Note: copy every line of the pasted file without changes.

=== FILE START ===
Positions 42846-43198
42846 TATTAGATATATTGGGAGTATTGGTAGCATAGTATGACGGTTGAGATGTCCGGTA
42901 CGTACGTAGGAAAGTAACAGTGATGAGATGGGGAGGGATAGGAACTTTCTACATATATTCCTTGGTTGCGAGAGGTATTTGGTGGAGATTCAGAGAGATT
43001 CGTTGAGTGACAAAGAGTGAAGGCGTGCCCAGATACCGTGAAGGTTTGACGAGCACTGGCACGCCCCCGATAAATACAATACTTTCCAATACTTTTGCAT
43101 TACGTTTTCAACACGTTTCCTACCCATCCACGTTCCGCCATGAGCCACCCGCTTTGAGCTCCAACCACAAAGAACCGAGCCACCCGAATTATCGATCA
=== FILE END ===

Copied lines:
Positions 42846-43198
42846 TATTAGATATATTGGGAGTATTGGTAGCATAGTATGACGGTTGAGATGTCCGGTA
42901 CGTACGTAGGAAAGTAACAGTGATGAGATGGGGAGGGATAGGAACTTTCTACATATATTCCTTGGTTGCGAGAGGTATTTGGTGGAGATTCAGAGAGATT
43001 CGTTGAGTGACAAAGAGTGAAGGCGTGCCCAGATACCGTGAAGGTTTGACGAGCACTGGCACGCCCCCGATAAATACAATACTTTCCAATACTTTTGCAT
43101 TACGTTTTCAACACGTTTCCTACCCATCCACGTTCCGCCATGAGCCACCCGCTTTGAGCTCCAACCACAAAGAACCGAGCCACCCGAATTATCGATCA